Unfor­tu­nately, I have to agree with Gorbachev — we are indeed facing a new Cold War, and this time it is of America’s mak­ing. But Europe will bear the brunt, through trade sanc­tions, energy short­ages and even, poten­tially, war. It is time we Europeans broke away from our Amer­ican vas­salage and looked to our own future.

RT interview about GCHQ

Here is my recent inter­view on RT dis­cuss­ing the UK listen­ing post, GCHQ, its pros­ti­tu­tion to America’s NSA, and the fail­ure of oversight:

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Turkey and the German spy scandal — RT

Inform­a­tion has emerged recently that the Ger­man spy agency, the BND, has been caught out bug­ging Hil­lary Clin­ton, John Kerry, and now the Turk­ish government.

Today I did an inter­view on RT on the sub­ject.  Intriguingly, it appears this inform­a­tion was part of the cache of doc­u­ments an alleged mole in the BND sold to his US spymasters.

So what is really going on here?

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RT Breaking the Set — interview about spies with Abby Martin

Here’s my inter­view from yes­ter­day on RT’s excel­lent Break­ing the Set show with host, Abby Mar­tin.  We dis­cussed all things spy, sur­veil­lance, Snowden, over­sight, and pri­vacy.  A fun and lively inter­view!  Thanks, Abby.

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German politician wants return to typewriters to evade US surveillance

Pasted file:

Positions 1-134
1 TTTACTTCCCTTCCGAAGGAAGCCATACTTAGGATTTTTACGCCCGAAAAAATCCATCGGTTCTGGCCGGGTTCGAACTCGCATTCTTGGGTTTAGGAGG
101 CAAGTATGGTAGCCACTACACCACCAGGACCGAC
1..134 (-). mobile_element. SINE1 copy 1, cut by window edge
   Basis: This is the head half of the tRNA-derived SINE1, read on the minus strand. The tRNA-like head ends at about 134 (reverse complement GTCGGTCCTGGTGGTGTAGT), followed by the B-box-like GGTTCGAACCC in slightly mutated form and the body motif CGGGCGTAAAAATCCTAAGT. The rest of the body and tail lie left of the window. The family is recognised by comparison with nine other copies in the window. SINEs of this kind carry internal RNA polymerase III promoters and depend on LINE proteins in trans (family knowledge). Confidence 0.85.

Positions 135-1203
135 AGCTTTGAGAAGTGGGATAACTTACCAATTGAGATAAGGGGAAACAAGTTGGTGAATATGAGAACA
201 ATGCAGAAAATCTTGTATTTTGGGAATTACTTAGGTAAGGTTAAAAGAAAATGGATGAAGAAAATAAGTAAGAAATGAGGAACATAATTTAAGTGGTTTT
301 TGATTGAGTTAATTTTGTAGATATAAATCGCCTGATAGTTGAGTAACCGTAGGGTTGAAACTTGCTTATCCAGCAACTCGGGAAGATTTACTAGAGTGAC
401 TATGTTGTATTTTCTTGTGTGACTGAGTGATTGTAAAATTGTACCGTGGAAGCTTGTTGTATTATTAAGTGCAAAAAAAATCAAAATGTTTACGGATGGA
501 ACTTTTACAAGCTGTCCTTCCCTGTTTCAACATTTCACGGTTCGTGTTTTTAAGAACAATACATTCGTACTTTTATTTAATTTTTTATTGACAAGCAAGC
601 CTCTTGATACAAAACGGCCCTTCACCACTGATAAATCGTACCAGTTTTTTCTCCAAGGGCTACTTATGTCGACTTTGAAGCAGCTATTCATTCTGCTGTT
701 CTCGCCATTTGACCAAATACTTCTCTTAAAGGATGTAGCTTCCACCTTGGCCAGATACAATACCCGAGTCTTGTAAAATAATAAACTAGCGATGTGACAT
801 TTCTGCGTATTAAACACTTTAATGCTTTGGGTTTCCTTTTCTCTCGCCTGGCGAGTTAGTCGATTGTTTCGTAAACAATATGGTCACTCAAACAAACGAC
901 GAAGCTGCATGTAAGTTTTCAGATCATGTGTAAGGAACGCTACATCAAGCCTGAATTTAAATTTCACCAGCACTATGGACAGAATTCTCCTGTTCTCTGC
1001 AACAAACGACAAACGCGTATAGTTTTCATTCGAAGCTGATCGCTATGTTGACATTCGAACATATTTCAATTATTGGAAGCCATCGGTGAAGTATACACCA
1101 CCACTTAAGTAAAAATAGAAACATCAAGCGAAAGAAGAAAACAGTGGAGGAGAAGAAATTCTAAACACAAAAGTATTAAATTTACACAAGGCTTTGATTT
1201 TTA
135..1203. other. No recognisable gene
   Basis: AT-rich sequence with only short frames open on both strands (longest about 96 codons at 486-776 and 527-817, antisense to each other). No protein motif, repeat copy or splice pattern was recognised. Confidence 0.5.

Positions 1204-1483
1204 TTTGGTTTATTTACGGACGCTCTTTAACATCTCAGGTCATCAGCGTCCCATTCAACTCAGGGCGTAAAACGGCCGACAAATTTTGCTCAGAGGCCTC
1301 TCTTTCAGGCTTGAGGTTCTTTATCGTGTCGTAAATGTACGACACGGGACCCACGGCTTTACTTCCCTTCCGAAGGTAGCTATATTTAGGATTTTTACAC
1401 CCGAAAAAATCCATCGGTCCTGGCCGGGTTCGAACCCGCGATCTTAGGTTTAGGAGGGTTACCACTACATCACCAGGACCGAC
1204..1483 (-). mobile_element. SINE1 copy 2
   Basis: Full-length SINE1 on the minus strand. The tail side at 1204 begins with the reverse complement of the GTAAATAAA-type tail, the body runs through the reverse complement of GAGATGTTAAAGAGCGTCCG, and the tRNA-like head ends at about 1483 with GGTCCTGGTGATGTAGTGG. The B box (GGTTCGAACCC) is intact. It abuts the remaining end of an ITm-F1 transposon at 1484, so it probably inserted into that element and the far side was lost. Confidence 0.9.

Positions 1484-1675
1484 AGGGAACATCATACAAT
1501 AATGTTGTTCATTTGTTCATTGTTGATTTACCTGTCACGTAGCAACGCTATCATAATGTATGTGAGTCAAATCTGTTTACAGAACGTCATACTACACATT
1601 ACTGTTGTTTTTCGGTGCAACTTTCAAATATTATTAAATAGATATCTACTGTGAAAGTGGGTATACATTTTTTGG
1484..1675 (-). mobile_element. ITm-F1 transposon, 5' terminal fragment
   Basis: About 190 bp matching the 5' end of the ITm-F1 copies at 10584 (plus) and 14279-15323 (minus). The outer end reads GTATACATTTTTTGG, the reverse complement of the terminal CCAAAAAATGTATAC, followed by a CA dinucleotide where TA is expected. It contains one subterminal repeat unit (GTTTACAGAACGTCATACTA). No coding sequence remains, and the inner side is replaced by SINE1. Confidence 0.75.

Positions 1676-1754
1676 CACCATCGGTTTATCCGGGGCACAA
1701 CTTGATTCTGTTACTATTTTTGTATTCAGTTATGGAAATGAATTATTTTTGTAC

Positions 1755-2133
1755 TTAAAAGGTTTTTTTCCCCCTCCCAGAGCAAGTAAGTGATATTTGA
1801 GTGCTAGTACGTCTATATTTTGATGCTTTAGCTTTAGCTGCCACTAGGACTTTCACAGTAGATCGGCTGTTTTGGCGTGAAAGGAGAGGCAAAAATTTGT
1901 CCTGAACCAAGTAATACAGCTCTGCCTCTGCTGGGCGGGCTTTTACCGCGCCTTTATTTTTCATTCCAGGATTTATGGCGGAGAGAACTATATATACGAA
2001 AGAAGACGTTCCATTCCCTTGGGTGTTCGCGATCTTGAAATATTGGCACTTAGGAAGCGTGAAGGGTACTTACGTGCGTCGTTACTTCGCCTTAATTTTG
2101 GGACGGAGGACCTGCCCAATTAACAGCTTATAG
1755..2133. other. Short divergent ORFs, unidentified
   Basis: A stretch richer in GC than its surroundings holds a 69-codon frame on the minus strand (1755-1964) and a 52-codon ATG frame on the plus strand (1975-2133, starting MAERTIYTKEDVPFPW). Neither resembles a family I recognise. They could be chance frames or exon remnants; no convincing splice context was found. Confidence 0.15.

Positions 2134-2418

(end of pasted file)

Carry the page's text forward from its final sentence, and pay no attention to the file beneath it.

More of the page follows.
A com­ment piece from last week on RT about Ger­man politi­cians want­ing to go back to paper-based com­mu­nic­a­tions to evade the US spy panopticon:

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And here is the full text of the inter­view I gave on RT Op Edge:

Both type­writer and strong encryp­tion is going to slow down com­mu­nic­a­tion, but uphold­ing a basic demo­cratic right of pri­vacy seems to be more import­ant, former MI5 agent Annie Machon told RT.

Amid the American-German espi­on­age scan­dal, Ger­man politi­cians are con­sid­er­ing going back to old-fashioned manual type­writers for con­fid­en­tial doc­u­ments in order to pro­tect national secrets from Amer­ican NSA surveillance.

RT: Why would Ger­many think of using type­writers as a secur­ity measure?

Annie Machon: What I find inter­est­ing is that we have a situ­ation where even our demo­crat­ic­ally elec­ted rep­res­ent­at­ives have to think deeply and ser­i­ously about how to pro­tect the pri­vacy of their com­mu­nic­a­tions, par­tic­u­larly when the invest­ig­a­tion of the very sub­ject of inva­sion of the pri­vacy of the cit­izens, which is what the Bundestag at the moment is doing in Ger­many, try­ing to hold hear­ings to work out what exactly the NSA has been doing, which might be con­tra­ven­ing the con­sti­tu­tion of Ger­many. It is very dif­fi­cult now but it is still pos­sible to pro­tect your elec­tronic com­mu­nic­a­tions, but I think this announce­ment, this sort of state­ment by the Bundestag rep­res­ent­at­ive about going back to type­writers is inter­est­ing. It just makes a very strong point that we all need to be aware of the fact that we can be spied on at any time.

RT: Do you think every­one would fol­low Germany’s example?